Oestrogen dominance - finding the balance
An imbalance of oestrogen and progesterone, the main female sex hormones, is surprisingly common and can occur at any age thanks to an array of diet, lifestyle and environmental factors that can upset our natural rhythm. Oestrogen and progesterone fluctuate daily, monthly, and over the course of a woman’s lifetime playing a pivotal role in the monthly menstrual cycle, pregnancy and the transition into menopause.
These hormones are responsible for many factors beyond our monthly cycles, such as encouraging curve and breast development during adolescence, maintaining a healthy libido, softening the skin, regulating mood and fluid balance, and preventing bone loss.
What is oestrogen dominance?
Oestrogen dominance occurs when there is a relative excess of oestrogen in the body compared to progesterone, and it is thought to contribute to a range of hormonal problems, like PCOS, irregular periods and endometriosis. The important word here is ‘relative’ which means you don’t have to have really high levels of oestrogen for this to occur. It can happen even when oestrogen levels are seemingly normal, or even lower than normal, if progesterone levels fall low enough to cause this imbalance.
As women get older they naturally move into peri-menopause, the transitional phase that precedes the menopause. This can occur any time from the late thirties, and may last as long as 10 years. This stage in a woman's life can feature oestrogen dominance because during this stage women have more anovulatory cycles, meaning menstrual cycles without ovulation. As ovulation is needed for progesterone levels to rise during the second half of the menstrual cycle, anovulatory cycles can, over time, lead to chronically low progesterone levels and oestrogen dominance.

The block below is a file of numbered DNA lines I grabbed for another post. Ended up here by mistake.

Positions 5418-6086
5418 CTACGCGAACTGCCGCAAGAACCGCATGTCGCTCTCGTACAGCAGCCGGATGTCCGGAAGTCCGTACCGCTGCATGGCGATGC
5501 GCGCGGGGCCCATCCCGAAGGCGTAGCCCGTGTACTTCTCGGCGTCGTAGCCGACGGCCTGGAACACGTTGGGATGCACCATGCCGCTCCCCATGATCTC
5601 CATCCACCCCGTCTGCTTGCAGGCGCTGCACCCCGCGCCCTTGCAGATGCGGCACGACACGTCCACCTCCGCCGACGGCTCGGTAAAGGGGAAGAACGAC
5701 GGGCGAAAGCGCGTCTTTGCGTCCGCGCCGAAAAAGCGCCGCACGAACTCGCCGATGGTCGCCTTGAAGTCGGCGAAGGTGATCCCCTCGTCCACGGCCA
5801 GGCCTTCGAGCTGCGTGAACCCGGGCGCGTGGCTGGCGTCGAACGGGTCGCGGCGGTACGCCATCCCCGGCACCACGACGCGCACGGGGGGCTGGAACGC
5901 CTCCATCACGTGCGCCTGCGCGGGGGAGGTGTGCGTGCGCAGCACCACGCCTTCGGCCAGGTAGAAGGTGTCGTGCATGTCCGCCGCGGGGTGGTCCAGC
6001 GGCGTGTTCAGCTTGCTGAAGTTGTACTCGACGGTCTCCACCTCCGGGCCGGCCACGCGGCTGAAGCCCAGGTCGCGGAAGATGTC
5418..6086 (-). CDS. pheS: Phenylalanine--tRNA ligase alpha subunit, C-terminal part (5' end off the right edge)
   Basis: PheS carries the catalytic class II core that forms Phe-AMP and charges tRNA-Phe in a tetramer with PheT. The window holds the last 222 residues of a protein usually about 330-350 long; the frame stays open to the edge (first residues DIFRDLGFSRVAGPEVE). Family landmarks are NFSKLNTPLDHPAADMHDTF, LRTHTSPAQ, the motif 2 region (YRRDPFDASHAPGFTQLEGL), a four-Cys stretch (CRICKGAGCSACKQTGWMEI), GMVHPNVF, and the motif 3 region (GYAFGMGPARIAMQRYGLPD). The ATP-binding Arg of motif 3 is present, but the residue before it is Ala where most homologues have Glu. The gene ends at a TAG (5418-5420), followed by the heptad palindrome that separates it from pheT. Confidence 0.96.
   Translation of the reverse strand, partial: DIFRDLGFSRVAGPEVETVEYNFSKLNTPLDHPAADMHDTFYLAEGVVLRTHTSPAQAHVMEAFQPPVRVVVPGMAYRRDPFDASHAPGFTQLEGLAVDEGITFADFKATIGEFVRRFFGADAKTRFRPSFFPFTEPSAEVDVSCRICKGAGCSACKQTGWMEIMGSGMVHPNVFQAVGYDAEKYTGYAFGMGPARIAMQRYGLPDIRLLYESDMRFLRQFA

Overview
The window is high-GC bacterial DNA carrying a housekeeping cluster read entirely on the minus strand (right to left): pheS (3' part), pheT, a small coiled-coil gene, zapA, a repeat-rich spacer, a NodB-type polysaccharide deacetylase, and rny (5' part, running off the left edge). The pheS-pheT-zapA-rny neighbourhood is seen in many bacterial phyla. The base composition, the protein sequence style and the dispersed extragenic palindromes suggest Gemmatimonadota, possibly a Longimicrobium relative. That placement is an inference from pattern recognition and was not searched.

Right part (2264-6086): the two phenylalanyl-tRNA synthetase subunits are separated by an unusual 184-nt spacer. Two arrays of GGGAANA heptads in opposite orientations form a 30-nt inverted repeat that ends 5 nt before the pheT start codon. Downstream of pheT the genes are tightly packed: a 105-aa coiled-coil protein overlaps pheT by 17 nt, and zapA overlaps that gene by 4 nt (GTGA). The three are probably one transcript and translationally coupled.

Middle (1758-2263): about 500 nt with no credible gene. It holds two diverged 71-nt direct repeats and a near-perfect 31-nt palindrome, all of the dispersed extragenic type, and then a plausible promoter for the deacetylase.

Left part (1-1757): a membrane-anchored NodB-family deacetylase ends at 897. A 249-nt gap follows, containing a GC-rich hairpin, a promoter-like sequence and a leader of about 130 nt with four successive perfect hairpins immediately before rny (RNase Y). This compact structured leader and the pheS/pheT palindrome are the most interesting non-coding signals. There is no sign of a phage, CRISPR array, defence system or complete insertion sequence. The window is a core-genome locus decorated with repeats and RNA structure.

Symptoms of oestrogen dominance can include:
· Excessive menstrual bleeding / clotting
· Irregular periods
· Headaches / migraines
· Emotional ups and downs
· Water retention
· Weight gain, especially around the hips and abdomen
· Breast tenderness / cysts / soreness / swelling
· Thyroid dysfunction
· Brain fog
· PCOS / endometriosis / fibroids / infertility
Oestrogen and weight gain
For many women, one of the most frustrating aspects of oestrogen dominance is stubborn weight accumulation around the abdomen, hips and thighs that’s hard to shift. Diet and exercise changes may help to a certain extent, depending on the strategies adopted, but are unlikely to fix this deeper-rooted imbalance. In order to resolve the issue, it's necessary to look at what may be causing the imbalance and address any relevant factors to really see results. Thyroid imbalance is one example of a side effect of oestrogen dominance that can impact on weight, because excess oestrogen blocks thyroid hormones, even when the thyroid is functioning normally. Excess water retention caused by unopposed oestrogen is another potential factor behind this change in shape.
What can I do to improve oestrogen and progesterone balance?